However, the AP investigation also found signs of clear dissent within Russia to the government narrative that Ukrainians are being rescued from Nazis. Almost all the refugees the AP interviewed spoke gratefully about Russians who quietly helped them escape through a clandestine network, retrieving documents, finding shelter, buying train and bus fare, exchanging Ukrainian hryvnia for Russian rubles and even lugging the makeshift baggage that holds all that remains of their pre-war lives.

The investigation is the most extensive to date on the transfers, based on interviews with 36 Ukrainians mostly from Mariupol who left for Russia, including 11 still there and others in Estonia, Lithuania, Poland, Georgia, Ireland, Germany and Norway. The AP also drew on interviews with Russian underground volunteers, video footage, Russian legal documents and Russian state media.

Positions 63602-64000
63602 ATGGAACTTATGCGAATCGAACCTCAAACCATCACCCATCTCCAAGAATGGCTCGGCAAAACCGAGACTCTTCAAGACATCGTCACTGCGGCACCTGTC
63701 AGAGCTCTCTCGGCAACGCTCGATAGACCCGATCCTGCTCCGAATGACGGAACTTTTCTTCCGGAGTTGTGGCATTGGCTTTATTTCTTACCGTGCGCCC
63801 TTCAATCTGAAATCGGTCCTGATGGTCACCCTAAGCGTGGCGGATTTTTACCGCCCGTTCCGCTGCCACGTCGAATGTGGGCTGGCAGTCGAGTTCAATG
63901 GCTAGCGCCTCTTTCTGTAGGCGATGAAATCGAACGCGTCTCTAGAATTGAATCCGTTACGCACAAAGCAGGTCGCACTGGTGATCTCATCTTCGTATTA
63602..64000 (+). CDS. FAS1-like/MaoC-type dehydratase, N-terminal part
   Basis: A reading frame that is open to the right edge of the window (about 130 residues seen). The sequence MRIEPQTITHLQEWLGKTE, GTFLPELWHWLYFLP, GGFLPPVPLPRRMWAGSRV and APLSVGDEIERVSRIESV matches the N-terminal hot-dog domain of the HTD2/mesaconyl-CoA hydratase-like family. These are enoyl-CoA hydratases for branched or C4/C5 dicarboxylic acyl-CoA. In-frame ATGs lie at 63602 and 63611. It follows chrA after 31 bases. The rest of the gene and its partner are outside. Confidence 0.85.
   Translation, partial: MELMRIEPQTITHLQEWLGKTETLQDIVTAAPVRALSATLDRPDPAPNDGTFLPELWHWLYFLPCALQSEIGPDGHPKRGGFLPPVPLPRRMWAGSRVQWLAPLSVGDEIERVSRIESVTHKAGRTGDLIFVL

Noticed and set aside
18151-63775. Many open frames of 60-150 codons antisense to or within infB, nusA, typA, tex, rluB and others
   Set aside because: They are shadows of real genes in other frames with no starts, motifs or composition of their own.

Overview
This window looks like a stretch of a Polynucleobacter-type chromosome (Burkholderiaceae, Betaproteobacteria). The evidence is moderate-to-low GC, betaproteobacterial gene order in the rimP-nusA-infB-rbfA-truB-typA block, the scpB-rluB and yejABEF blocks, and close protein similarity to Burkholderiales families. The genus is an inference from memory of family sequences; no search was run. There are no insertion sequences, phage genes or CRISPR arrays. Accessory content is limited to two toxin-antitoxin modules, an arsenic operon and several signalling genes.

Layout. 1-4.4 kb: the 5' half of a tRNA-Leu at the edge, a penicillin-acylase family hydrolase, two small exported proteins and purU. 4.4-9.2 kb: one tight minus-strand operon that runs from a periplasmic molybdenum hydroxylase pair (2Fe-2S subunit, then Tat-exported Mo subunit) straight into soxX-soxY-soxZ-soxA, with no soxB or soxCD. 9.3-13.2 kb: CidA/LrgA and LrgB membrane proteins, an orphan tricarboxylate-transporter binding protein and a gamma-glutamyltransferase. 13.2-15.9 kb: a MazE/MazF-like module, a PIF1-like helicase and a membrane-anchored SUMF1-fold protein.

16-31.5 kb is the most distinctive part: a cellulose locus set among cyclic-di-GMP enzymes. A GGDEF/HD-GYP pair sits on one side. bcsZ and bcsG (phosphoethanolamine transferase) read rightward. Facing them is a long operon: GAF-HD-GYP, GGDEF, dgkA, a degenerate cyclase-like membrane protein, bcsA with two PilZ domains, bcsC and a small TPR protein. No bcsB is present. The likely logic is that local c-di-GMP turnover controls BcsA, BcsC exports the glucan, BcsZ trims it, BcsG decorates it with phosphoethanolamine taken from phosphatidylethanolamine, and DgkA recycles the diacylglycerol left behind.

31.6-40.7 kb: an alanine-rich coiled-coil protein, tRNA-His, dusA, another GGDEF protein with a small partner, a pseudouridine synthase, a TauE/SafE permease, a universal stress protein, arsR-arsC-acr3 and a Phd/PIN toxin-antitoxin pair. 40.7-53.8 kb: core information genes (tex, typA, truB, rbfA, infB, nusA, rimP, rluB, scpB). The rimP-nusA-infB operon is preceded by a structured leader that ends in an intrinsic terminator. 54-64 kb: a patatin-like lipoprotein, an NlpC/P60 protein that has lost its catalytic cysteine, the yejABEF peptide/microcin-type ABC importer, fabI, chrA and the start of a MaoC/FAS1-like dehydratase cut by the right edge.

The story of Zadoyanov, 32, is typical. Exhausted and hungry in the basement in Mariupol, he finally accepted the idea of evacuation. The Russians told him he could board a bus to either Zaporizhzhia in Ukraine or Rostov-on-Don in Russia.

They lied. The buses went only to Russia.

Along the way, Russian authorities searched his phone and interrogated him on why he was baptized and whether he had sexual feelings toward a boy in the camp. A man from Russian state television wanted to bring him to Moscow and pay him to denigrate the Ukrainians, an offer he declined. People with video cameras also asked arriving children to talk about how Ukraine was bombarding its own citizens.